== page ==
Cagayan de Oro City

Weekend water crisis leaves thousands thirsty, dry in Cagayan de Oro

Franck Dick Rosete

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Weekend water crisis leaves thousands thirsty, dry in Cagayan de Oro

WATER CRISIS. Residents line up to fetch treated water from a tanker dispatched to bring water to their village in Cagayan de Oro.

Cagayan de Oro Water District

Cagayan de Oro's primary bulk water supplier relocates its valves to allow a flood-control project to be undertaken. But leakages prompt it to undertake unscheduled repairs.

CAGAYAN DE ORO, Philippines – Thousands of families in Cagayan de Oro and some parts of Misamis Oriental spent the entire weekend without a supply of tap water as the city’s biggest supplier of treated water relocated major valves due to an ongoing flood-control project by the Department of Public Works and Highways (DPWH).

The relocation work near the Emmanuel Pelaez Bridge in Taguanao, Barangay Indahag, started at 9 am on Saturday morning, March 2, and was scheduled to be completed at 3 pm on the same day. However, complications resulting from the discovery of pipe leakages prompted the Cagayan de Oro Bulk Water Incorporated (COBI) to make major repairs until the wee hours of Monday, March 4.

Initially expected to affect only the villages of Macasandig, Camaman-an, Lapasan, and Gusa, the water supply interruption expanded to at least 16 more barangays, many in the western parts of Cagayan de Oro up to neighboring Opol town in Misamis Oriental, where many families complained of being left with little or no water for days.

COBI, a company controlled by business tycoon Manny V. Pangilinan’s Metro Pacific Investments Corporation, holds the biggest bulk water supply contract with the Cagayan de Oro Water District (COWD).

Engineer Antonio Young, COWD general manager, explained that the water supply interruption had to be extended because the bulk water supplier needed more time to repair a major pipe leak discovered after completing the valve relocation.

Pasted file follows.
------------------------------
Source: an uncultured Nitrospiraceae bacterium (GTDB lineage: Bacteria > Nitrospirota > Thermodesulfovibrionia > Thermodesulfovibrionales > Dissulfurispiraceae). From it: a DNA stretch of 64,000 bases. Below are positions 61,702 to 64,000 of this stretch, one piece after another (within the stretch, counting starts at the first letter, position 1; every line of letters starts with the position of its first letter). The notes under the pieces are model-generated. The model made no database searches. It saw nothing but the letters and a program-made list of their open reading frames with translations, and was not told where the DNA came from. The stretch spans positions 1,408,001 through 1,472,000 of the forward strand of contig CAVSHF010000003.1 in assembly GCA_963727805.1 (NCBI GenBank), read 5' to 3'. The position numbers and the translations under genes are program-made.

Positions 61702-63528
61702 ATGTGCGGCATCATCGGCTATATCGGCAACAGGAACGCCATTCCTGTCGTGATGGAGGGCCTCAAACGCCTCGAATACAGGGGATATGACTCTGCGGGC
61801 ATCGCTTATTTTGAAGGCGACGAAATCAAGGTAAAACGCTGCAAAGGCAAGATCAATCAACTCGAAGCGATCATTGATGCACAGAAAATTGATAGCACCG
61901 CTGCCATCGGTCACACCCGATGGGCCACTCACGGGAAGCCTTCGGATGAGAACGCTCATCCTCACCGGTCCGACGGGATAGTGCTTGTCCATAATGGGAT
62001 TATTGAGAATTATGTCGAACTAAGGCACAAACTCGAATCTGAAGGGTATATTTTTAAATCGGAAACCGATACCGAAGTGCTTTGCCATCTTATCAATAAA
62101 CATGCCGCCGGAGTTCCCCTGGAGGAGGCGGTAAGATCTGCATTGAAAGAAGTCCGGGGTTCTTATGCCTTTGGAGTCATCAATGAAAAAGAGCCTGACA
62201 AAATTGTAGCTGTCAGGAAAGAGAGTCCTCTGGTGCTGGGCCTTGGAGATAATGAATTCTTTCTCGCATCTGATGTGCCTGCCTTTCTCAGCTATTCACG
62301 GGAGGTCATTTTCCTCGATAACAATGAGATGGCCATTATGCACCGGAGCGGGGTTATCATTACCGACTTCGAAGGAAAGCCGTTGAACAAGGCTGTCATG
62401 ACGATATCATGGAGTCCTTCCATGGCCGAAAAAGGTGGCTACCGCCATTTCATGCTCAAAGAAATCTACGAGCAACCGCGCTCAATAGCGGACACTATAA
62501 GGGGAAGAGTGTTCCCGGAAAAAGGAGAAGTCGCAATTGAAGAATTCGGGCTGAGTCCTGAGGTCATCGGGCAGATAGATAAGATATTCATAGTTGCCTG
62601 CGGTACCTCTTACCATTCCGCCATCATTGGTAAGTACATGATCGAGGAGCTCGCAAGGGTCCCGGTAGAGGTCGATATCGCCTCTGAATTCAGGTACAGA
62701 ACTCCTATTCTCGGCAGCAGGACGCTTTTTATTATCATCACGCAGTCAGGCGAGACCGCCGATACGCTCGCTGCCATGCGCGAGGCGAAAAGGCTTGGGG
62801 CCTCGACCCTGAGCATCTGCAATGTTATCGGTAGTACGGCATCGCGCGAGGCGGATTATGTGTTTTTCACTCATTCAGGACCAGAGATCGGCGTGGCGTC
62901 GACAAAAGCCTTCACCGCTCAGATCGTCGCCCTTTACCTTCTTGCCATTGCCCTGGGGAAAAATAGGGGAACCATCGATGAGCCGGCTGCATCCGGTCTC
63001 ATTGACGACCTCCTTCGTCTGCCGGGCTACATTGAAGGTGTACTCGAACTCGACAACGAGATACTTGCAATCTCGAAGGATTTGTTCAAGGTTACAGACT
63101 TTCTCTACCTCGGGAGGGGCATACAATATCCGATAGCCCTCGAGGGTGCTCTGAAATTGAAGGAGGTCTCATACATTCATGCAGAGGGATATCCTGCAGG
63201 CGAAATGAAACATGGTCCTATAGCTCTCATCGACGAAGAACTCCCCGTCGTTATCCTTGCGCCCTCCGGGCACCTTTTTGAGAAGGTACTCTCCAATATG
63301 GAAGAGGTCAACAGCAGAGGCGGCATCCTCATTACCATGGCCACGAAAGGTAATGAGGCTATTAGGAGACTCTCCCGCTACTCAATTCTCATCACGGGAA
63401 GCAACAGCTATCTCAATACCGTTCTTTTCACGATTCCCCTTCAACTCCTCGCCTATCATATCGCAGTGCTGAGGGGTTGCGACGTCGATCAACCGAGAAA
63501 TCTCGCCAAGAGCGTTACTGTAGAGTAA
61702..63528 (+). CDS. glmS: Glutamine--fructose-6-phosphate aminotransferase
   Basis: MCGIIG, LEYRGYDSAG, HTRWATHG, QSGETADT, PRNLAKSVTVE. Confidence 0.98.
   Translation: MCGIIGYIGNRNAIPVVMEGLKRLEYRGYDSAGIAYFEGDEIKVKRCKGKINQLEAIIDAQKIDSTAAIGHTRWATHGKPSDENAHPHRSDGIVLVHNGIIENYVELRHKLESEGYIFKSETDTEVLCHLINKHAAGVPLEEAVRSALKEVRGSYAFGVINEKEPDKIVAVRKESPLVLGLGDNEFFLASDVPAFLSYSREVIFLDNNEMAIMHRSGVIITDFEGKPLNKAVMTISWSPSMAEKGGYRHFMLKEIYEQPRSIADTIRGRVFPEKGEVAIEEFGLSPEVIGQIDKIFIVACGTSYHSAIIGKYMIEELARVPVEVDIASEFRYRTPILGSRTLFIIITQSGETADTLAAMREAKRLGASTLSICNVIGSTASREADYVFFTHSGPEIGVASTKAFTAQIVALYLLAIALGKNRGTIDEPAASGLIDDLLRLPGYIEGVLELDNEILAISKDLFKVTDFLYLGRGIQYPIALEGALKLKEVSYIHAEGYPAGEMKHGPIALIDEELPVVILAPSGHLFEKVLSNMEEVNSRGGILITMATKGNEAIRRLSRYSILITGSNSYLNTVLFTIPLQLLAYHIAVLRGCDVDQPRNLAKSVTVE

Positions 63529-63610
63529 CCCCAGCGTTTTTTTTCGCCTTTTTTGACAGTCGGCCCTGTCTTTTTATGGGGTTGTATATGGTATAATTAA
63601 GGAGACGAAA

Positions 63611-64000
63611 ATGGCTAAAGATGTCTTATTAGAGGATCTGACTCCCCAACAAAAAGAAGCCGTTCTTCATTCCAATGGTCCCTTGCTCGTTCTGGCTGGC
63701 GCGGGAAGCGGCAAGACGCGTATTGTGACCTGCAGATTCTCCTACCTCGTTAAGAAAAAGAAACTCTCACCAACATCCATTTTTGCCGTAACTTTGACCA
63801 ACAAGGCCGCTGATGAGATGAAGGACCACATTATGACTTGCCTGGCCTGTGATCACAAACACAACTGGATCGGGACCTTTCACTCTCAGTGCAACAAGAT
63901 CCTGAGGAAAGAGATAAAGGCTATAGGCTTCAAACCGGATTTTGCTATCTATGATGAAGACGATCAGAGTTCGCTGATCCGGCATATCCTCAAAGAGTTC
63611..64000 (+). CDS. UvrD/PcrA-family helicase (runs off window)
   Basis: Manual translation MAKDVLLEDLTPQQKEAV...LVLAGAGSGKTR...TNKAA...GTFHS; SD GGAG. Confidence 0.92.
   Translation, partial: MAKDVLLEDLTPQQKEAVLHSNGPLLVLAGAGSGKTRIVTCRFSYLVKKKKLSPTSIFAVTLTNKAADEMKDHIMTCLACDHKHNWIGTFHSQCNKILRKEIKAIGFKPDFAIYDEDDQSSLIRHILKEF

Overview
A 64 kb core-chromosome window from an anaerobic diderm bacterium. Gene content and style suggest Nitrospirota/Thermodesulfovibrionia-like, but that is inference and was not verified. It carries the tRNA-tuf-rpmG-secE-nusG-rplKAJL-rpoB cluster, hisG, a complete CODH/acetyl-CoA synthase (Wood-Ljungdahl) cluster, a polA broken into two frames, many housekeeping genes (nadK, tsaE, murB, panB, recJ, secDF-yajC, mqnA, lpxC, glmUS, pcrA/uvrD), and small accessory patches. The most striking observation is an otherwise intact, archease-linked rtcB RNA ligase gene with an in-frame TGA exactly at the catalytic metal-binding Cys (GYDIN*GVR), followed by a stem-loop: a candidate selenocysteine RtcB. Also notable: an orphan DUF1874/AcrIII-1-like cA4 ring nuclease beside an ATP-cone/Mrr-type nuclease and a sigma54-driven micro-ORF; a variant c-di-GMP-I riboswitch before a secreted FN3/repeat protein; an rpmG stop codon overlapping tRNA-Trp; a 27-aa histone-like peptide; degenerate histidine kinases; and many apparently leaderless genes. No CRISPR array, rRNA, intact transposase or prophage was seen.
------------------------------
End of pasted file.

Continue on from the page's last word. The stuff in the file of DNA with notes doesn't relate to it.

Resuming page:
Young said the repairs required draining 10 kilometers of 16-inch thick water pipelines due to welding works.

“There were leakages because of the pressure – over 200 PSI (pounds per square inch). So, that’s very high,” he said.

Although the COWD, citing an assessment report from COBI, had estimated emergency repairs to be completed by 10 pm on Sunday, they lasted until the wee hours of Monday.

While some areas in the city started seeing tap water, many areas remained without a supply as of posting time.

The situation prompted the COWD, city government, Bureau of Fire Protection (BFP), and private groups to dispatch water trucks to the hardest-hit villages, providing treated water to thousands of families.

Young apologized for the inconvenience, explaining that the realignment and subsequent repairs were necessary to facilitate the DPWH’s ongoing flood control project.

Angry consumers took to social media, criticizing the COWD and COBI for undertaking repairs on a weekend when tap water was needed the most and for the delays. Many expressed disappointment because they had expected the water supply to resume on Saturday afternoon as earlier announced. –

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